"A record of an act, condition, or event shall, in so far as relevant, be competent evidence if the custodian or other qualified witness testifies to its identity and the mode of its preparation, and if it was made in the regular course of business, at or near the time of the act, condition, or event, and if, in the opinion of the court, the sources of information, method, and time of preparation were such as to justify its admission."

The above statute requires that entries be made in the "regular course of business." This means that it was in the regular course of the business to make such entries; that it was the routine of the particular business to make such entries, McCormick, Evidence (2 ed.) § 308; 5 Wigmore, Evidence (3 ed.) § 1523; and that the entry was not a casual and isolated one, 5 Wigmore, Evidence (3 ed.) § 1525. The element of circumstantial guarantee of trustworthiness and the element of necessity, needed to obviate the hearsay rule, are found in the systematically and habitually made entries which are then relied on by the particular business. In other words, the records have a likelihood of being truthful because they are relied on by the particular business in the conduct of its affairs.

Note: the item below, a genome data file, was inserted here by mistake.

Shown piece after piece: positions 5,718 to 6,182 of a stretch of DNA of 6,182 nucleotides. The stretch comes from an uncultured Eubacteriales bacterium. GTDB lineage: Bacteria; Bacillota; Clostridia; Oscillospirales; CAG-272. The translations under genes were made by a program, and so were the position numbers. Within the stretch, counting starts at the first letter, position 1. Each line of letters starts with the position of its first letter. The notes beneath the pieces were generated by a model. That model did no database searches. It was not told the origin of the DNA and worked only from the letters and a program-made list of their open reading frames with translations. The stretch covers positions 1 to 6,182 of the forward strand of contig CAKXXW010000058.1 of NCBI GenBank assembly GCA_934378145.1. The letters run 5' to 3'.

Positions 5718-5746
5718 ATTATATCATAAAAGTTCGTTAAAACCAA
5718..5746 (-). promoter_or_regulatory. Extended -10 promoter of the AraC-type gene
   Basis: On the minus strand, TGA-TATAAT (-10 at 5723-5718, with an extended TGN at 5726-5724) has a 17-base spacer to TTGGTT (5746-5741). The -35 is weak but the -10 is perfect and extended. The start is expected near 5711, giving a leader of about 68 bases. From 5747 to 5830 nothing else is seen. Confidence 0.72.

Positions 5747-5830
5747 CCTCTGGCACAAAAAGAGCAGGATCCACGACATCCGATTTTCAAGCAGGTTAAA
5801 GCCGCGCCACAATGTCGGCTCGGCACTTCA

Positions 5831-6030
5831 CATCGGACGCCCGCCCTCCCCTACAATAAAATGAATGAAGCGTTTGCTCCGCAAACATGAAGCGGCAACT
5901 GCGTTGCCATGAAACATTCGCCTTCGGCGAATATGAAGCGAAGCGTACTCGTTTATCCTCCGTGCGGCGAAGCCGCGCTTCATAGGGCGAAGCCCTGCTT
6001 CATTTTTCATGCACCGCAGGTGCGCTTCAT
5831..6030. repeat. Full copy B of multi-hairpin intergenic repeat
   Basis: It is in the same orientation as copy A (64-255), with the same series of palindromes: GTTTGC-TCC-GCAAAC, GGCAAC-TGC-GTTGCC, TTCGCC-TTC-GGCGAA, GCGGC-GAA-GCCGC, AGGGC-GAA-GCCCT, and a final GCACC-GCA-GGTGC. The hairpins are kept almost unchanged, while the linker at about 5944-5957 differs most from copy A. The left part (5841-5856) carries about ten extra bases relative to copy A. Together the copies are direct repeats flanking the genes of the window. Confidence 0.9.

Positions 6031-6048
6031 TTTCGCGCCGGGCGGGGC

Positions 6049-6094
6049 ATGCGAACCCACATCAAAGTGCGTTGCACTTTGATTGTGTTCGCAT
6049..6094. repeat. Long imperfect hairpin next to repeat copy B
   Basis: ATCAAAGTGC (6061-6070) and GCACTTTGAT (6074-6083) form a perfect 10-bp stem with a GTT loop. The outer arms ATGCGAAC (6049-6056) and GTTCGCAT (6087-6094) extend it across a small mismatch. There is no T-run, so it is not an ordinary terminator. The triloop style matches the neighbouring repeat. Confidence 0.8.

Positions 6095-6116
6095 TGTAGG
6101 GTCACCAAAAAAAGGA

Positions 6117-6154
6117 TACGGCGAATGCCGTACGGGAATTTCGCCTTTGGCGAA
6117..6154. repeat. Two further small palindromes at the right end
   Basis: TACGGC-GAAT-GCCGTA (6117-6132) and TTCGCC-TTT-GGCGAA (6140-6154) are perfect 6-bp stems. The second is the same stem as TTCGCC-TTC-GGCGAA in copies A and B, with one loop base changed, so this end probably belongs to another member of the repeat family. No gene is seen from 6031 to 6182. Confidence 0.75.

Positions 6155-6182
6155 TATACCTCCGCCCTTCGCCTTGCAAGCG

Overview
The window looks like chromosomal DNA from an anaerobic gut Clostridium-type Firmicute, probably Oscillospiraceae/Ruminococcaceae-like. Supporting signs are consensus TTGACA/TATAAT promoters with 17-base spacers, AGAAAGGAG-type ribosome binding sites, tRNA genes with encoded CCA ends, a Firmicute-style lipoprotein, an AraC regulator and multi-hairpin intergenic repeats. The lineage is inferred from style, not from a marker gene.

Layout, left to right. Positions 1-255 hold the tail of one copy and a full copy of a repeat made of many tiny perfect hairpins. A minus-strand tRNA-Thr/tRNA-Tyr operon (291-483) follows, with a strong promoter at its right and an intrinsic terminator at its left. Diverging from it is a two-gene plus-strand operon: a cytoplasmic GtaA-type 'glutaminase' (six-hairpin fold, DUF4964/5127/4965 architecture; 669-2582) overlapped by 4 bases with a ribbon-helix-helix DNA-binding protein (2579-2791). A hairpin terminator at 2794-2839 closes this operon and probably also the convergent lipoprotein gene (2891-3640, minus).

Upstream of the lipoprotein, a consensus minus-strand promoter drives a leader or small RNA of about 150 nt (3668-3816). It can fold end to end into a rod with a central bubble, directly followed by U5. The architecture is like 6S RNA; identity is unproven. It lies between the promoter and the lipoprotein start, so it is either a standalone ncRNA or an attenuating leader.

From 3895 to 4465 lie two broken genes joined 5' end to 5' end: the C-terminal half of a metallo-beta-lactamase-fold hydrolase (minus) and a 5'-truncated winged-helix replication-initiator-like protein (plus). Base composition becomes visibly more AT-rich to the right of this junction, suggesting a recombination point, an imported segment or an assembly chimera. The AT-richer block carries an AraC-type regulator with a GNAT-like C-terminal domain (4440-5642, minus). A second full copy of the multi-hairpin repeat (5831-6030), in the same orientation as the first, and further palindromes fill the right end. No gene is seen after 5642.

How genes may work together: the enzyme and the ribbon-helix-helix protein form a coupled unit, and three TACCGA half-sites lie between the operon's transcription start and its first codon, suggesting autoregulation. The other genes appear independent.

This letter (defendants' exhibit 101) was not a business record. It was a personal evaluation of Dr. Wild made by three members of his staff. This evaluation was not part of the regular course of business of the scientific project. The authors of the letter were employed to do scientific research and not to write a letter evaluating their scientific leader. This letter is not the type of record entry regularly and systematically kept and, therefore, likely to be reasonably trustworthy. The trial court properly excluded it from evidence.

LYMAN COLE'S TESTIMONY